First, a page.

Kevin McCarthy and Hakeem Jeffries’ Complicated Relationship
Kevin McCarthy and Hakeem Jeffries: The House of Representatives is entering a new era of leadership, but the problems will remain the same, if not get worse. On the right, Rep. Kevin McCarthy (R-CA) is set maybe to ascend to the role of speaker. On the left, Rep. Hakeem Jeffries (D-NY) is virtually guaranteed to become the minority leader for House Democrats.
The move would make two fiftysomething men, both long been rumored for the top spots, the heads of their respective sides of the House chamber. In the past, new leadership may have meant a fresh start for Congress. McCarthy and outgoing House Speaker Nancy Pelosi (D-CA) have never been on the best of terms, despite both hailing from the same state and having led their respective caucuses for years. The attack on the Capitol on January 6 only exacerbated their already strained relationship.
McCarthy did not even attend Pelosi’s much-anticipated floor speech when she announced she would not seek the leadership position again. Many other Republicans did attend, including Steve Scalise (R-Louisiana), the No. 2 House Republican leader. McCarthy complained that he had been preoccupied and was unaware that her speech would be so significant. In other words, his absence was Pelosi’s fault, not his own.
McCarthy and Jeffries do not share the same bitter past. Jeffries has openly criticized McCarthy’s leadership in the past, as rifts between Democrats and Republicans widened in Congress. According to a senior Republican aide, both the Democrats’ ability to work with McCarthy and McCarthy’s desire to work with them may be beyond repair.
“The level of disdain between McCarthy and any Democrat is unlike anything I’ve ever seen. They have to have a working relationship to some degree but it appears no Democrat wants to be in the same room as McCarthy, and McCarthy doesn’t want to be in the same room as any Democrat,” the aide said. For the benefit of both parties, the aide continued, “this dynamic must change.”
McCarthy and Jeffries will likely be required to maintain some semblance of a working relationship in the upcoming Congress. McCarthy will be in charge of such a narrow majority, with such a vocal group of far-right members, that bills such as keeping the government running, which must also pass a Democratic Senate and be signed by a Democratic president, will almost certainly require bipartisan support in the House.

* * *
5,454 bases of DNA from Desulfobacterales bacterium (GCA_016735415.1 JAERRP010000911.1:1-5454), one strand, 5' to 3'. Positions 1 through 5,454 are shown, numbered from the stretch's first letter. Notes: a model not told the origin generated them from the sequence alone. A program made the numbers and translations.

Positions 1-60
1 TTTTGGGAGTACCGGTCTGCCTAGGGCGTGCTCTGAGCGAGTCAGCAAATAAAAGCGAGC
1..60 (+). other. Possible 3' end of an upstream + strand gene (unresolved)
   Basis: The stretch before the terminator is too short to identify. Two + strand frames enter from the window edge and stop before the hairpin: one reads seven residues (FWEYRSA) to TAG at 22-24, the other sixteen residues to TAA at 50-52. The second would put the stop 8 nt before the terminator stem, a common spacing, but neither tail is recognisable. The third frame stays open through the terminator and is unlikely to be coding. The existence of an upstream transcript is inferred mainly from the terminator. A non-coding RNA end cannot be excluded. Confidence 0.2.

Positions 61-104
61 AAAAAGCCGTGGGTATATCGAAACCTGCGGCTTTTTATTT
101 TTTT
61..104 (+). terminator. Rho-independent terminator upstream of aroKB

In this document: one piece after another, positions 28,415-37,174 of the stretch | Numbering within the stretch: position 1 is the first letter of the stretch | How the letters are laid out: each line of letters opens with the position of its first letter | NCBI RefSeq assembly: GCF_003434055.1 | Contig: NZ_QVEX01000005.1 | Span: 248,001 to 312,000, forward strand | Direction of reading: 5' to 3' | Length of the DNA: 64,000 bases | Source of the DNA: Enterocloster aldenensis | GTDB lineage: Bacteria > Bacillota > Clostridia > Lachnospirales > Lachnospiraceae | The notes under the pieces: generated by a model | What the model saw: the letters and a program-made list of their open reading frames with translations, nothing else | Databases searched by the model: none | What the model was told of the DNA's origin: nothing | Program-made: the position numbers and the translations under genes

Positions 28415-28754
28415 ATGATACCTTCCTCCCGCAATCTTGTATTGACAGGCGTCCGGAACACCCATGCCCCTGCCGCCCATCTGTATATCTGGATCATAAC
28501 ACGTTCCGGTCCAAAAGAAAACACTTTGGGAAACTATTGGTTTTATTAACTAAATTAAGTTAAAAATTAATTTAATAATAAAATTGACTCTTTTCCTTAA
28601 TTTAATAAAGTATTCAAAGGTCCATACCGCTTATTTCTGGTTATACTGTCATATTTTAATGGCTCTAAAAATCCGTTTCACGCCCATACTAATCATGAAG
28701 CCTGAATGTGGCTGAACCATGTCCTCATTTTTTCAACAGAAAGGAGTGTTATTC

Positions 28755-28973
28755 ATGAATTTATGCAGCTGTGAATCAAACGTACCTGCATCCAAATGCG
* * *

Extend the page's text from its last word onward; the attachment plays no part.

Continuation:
Jeffries said on CNN earlier this week that he has not spoken to McCarthy recently. He suggested he has a “warmer” relationship with Scalise, whom the Republican conference recently nominated to be their new majority leader. However, Jeffries did not completely rule out working with McCarthy and the Republicans.
Before issuing a word of caution, Jeffries stated, “I look forward to working whenever and wherever possible… with the entire House Republican conference and the leadership team to find common ground to get things done for everyday Americans to make progress.”
“However, we will vehemently oppose any attempts at overreach by the Republicans and any Republican extremism.” I am hopeful that the Republican leadership will learn from the widespread rejection of extremism by the American people and not double or triple down on it in the next Congress.
Jeffries, who served as chair of the House Democratic Caucus for four years, has collaborated with Republicans in committee, including on policy issues such as sentencing reform, copyright reform, and the First Step Act, a criminal-justice reform bill passed in 2018 while Republicans controlled the House. Republicans have praised his bipartisan legislative efforts.
Under McCarthy’s leadership, these relationships could give Jeffries some leeway with Republicans. McCarthy’s position, however, is considerably more uncertain than Jeffries’. When asked on CNN whether he believes McCarthy is qualified for the position of speaker, Jeffries stated that the decision is not his. However, he was quick to note that McCarthy “appears to be struggling to reach 218.” He added, “Let’s see what happens on January 3.”
McCarthy struggles to maintain the support he needs to be elected speaker on January 3rd. Representatives Matt Gaetz (Florida), Bob Good (Virginia), Andy Biggs (Arizona), Matt Rosendale (Montana), and Ralph Norman (South Carolina) have all indicated they will vote against McCarthy’s speakership.
McCarthy has, in recent days, seemed to ratchet up his promises for what he will do as speaker: remove Democratic members from committees, hold congressional hearings at the border, and impeach Secretary of Homeland Security Alejandro Mayorkas all conservative favorites. Obviously, it will also influence McCarthy’s relationship with Democrats at the beginning of the Congress.
A former top aide to then-Majority Leader Eric Cantor (R-VA) and founder of Douglas Media Doug Heye told The Daily Beast that it is difficult to predict what Jeffries and McCarthy’s ultimate relationship will be like.
While Jeffries has held the No. 5 position for Democrats for two terms, he is new to the No. 1 position. Heye had doubts, however, that new leadership could help end the toxicity that has plagued the House in recent years.
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